Environmental Matters

My team and I have recently moved offices! Not very far… in fact we are now only across the hall from our previous office. The new office is much larger, much lighter (thanks to the 6 massive windows and 2 huge skylights) and just generally more comfortable. So much is written these days about the impacts of workplace environments on the engagement and performance of people.  Often these articles or studies focus on how the atmosphere around us influences the extent to which we are willing and able to operate at our best.  Most commentators on this subject look predominately at the influence of the culture and circumstances of an organisation on this atmosphere. Less attention is paid to the ways in which our physical environment can influence not only our attitudes and behavior but also our well-being and ultimately performance at work.

Tom & Siobhan on moving day

Consider for a moment some of the physical environments you have either worked in or visited.  Reflect on how each made you feel and why they made you feel that way.  Think for a moment about when you have experienced an environment that felt welcoming, comfortable, energising, inspiring or simply pleasant to be in?  Now turn your mind to those spaces you have worked in that felt stale, heavy, depressing, rigid, draining or generally unpleasant to spend time in.

Whether we are consciously aware of how our physical environments impact upon us or not, I have no doubt that they do.  Just about every day I observe and experience the impacts our physical environment can have not only on our spirit but also our ability to focus and get a job done to the highest possible standard.  Often I observe people and teams operating at a level of vibrancy or flow clearly reflective of the spaces they occupy while doing their work.  Here are some of things I regularly experience and observe that make the biggest difference to the well-being and performance of people:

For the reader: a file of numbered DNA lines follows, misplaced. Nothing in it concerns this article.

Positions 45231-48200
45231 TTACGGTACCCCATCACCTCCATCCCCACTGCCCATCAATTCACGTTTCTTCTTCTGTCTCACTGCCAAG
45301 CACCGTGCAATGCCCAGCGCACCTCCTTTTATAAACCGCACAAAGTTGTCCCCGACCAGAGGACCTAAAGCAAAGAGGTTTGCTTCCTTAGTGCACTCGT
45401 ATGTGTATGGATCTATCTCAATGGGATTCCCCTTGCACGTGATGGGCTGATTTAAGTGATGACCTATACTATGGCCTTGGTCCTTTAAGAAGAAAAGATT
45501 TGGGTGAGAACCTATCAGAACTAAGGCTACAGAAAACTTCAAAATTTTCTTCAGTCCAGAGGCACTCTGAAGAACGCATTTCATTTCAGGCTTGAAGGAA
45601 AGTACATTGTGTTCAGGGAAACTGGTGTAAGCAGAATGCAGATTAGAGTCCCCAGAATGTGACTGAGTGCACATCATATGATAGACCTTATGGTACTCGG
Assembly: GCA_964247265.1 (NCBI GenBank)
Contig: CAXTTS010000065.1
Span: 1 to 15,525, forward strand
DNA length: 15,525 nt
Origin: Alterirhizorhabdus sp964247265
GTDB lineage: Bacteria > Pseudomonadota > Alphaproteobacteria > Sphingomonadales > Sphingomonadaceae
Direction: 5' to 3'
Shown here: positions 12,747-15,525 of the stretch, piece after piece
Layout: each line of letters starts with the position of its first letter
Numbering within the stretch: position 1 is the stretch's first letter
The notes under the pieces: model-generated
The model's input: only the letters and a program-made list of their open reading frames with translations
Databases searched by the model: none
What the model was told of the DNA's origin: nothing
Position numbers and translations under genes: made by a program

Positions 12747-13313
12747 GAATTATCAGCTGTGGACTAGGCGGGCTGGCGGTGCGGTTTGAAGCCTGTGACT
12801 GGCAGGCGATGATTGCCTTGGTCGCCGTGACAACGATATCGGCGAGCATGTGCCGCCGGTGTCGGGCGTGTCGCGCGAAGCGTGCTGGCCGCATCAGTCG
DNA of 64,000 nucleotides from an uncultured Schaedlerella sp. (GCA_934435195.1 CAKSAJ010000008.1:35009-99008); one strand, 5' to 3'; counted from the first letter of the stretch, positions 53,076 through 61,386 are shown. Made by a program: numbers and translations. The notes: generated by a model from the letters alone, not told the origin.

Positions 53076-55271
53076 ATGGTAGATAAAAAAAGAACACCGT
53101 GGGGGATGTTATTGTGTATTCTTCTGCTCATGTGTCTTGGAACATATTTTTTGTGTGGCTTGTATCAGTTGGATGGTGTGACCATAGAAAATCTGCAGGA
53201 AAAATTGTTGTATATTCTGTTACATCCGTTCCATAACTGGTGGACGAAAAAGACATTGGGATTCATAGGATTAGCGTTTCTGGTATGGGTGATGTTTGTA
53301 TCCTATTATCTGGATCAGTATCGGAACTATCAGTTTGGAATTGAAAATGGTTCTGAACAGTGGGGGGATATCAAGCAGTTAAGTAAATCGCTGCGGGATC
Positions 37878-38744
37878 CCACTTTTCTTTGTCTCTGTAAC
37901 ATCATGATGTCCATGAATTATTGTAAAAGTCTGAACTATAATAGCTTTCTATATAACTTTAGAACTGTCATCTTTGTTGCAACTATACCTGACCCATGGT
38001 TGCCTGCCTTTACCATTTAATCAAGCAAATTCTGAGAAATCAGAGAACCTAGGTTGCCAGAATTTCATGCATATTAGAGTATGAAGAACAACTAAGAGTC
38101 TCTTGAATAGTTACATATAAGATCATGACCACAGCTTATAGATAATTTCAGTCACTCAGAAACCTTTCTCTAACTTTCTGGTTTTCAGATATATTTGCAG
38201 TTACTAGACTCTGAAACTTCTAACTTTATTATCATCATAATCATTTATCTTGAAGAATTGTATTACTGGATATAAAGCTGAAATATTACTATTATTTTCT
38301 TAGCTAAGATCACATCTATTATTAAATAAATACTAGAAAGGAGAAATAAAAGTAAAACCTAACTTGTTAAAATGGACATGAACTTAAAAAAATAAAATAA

Furniture

  • The desks people work at and chairs they sit in make a big difference to their frame of mind, physical well-being, level of engagement and ultimately productivity
  • Lets face it, not too many of us are likely to be at our best if our back aches or butt hurts
  • Group dynamics can also be affected by our choice of furniture.  For example, there is no better place for a group coaching session than a lounge room setting.  The relaxed atmosphere and comfortable space created in this informal environment often encourages people to open up and engage more deeply in conversation
  • Of course the opposite can also be true – if we want people sitting up straight on high alert, then perhaps the big cushy couch in the staff break out area isn’t the best option.  This may call for the boardroom environment with solid surfaces and uncompromising seat cushions

Space and clutter

  • People need to feel they have room to move; most of us don’t enjoy feeling closed in or cramped.  For many of us confined spaces can lead to a sense of being restricted